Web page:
The Ancient History of Humor and Health
by Dan Gascon
There is a deep, historical relationship between the two words humor and health. Their interaction is essential for our well-being.
The word humor derives from the Latin word umor, which means fluid or liquid; to be moist. At least as early as 2500 B.C., ancient Greek and Ayurvedic medicines, along with traditional Chinese medicine, linked the body with the cosmos. They believed the Earth’s elements were converted during digestion into three body fluids called humors; vatta (wind-breath), pitta (bile) and kapha (phlegm). In 400 B.C., Hippocrates helped refine the Greek idea of there being four humors, and in the 2nd century A.D. the physician Galen wrote extensively on them. It was believed the four humors related to the elements and the seasons, and were qualities of temperament and disposition:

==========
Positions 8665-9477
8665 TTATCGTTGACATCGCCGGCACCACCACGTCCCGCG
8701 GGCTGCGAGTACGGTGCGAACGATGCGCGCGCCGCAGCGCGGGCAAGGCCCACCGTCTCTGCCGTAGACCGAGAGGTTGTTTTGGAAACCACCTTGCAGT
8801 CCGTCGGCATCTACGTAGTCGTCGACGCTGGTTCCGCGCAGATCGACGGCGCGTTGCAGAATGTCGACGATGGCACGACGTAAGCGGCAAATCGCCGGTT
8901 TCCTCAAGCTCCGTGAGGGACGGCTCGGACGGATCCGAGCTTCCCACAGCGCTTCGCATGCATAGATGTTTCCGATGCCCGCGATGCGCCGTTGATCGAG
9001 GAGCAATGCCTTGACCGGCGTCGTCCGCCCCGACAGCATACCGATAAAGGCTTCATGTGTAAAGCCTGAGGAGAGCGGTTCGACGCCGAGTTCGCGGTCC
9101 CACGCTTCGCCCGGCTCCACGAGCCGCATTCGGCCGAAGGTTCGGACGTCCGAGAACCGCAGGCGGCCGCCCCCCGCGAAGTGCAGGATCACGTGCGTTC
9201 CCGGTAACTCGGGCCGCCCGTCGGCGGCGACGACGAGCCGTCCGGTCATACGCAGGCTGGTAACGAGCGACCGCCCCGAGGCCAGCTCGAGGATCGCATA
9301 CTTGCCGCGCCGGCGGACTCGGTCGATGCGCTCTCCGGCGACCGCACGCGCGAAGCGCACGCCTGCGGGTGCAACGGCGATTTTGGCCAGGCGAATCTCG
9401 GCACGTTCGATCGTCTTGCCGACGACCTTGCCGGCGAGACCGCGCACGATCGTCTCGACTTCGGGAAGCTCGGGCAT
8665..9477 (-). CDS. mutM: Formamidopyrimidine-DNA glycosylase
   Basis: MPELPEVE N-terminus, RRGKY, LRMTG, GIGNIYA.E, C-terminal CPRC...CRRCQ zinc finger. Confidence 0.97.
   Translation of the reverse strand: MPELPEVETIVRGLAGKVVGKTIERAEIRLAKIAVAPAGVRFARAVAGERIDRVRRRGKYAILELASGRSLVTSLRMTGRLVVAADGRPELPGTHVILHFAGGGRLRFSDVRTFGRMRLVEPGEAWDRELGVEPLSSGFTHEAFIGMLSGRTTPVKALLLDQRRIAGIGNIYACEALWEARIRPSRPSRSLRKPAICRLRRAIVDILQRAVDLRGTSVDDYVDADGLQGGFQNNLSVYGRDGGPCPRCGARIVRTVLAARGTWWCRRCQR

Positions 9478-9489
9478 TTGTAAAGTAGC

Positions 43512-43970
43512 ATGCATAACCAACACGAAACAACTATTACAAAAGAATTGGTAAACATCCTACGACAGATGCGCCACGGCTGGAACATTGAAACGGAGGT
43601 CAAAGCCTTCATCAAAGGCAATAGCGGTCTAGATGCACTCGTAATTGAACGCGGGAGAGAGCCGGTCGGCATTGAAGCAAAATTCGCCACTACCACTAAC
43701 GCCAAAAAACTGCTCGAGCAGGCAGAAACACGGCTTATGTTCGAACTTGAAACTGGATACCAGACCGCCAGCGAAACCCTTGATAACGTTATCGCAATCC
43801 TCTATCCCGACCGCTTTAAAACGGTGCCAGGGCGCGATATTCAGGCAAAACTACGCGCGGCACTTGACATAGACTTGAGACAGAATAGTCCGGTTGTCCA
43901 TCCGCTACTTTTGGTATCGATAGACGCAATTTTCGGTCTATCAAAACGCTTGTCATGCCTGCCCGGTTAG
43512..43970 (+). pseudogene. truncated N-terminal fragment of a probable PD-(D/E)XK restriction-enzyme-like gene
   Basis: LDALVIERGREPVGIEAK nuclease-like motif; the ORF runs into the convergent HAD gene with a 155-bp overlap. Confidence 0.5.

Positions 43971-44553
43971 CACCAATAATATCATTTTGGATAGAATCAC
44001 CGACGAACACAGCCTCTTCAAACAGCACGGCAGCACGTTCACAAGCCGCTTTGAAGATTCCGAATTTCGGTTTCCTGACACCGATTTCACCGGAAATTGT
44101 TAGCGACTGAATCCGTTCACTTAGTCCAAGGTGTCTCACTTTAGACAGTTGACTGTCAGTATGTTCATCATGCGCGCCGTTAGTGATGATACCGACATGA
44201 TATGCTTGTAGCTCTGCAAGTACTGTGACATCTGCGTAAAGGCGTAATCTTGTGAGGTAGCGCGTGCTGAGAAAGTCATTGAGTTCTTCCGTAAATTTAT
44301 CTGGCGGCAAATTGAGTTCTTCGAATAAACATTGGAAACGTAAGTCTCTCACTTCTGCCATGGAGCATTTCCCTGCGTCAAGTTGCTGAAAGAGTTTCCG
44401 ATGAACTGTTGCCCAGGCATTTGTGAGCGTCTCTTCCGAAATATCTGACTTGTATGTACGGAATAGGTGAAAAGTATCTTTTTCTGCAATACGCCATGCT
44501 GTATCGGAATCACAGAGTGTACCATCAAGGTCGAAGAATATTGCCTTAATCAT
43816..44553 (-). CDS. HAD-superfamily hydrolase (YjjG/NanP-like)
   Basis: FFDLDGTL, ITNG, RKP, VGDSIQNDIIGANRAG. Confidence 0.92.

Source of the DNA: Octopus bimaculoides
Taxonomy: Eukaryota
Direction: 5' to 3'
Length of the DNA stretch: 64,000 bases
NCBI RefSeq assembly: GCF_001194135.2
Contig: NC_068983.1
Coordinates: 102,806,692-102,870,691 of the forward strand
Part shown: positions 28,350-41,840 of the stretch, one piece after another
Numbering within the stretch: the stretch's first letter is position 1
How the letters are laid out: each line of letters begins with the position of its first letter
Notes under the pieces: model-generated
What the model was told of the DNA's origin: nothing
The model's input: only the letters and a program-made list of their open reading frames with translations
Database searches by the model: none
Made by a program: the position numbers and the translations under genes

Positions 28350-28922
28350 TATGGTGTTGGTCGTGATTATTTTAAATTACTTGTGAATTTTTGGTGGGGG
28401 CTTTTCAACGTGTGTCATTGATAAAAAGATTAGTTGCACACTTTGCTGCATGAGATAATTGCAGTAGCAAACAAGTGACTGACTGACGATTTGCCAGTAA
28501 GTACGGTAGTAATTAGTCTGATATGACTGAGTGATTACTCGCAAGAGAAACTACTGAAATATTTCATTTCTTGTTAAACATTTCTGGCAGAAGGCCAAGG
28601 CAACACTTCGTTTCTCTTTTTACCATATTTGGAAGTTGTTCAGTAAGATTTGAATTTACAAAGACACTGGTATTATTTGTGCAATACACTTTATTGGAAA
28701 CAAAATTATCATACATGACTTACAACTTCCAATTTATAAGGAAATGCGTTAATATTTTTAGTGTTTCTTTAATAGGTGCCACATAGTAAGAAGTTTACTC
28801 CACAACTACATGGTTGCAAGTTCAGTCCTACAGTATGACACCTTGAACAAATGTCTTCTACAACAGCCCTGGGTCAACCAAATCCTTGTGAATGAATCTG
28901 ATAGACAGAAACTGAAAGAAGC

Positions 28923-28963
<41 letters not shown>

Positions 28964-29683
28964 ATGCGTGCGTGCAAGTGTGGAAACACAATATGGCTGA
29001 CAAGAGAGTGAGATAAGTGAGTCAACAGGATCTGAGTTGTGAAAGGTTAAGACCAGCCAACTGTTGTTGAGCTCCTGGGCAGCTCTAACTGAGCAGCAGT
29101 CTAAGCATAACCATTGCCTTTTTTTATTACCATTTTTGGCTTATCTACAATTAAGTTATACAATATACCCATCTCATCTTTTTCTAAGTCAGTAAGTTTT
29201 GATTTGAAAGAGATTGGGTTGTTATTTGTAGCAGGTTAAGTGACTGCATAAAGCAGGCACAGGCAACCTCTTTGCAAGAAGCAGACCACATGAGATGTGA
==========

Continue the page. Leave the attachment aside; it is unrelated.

The Body’s 4 Humors
phlegm (air, spring)
(water, winter) optimistic, cheerful
In almost all individuals, one humor was thought to dominate both personality and health problems. It was the job of medicine to keep one’s humors in balance with the treatment of herbs and food. This was carried over during the Middle Ages and the Renaissance, where patients were diagnosed on the basis of being in good humor or poor humor in relation to their state of health. Medicine started to expand its theory and distance itself from the four humors as a practice in the late 1700s, but the sentiment has carried over into present-day health thinking. If one appears happy, carefree and lighthearted, one is judged to be fine, o.k., doing well and coping well, regardless of any ailment.
Your humor then, flows with your health. It reflects your individual characteristics of joy and happiness expressed in body, mind and soul.
Copyright 2005 by Dan Gascon. Founder of Humor for your health. Reprinted with permission. Reach Dan at www.humorforyourhealth.com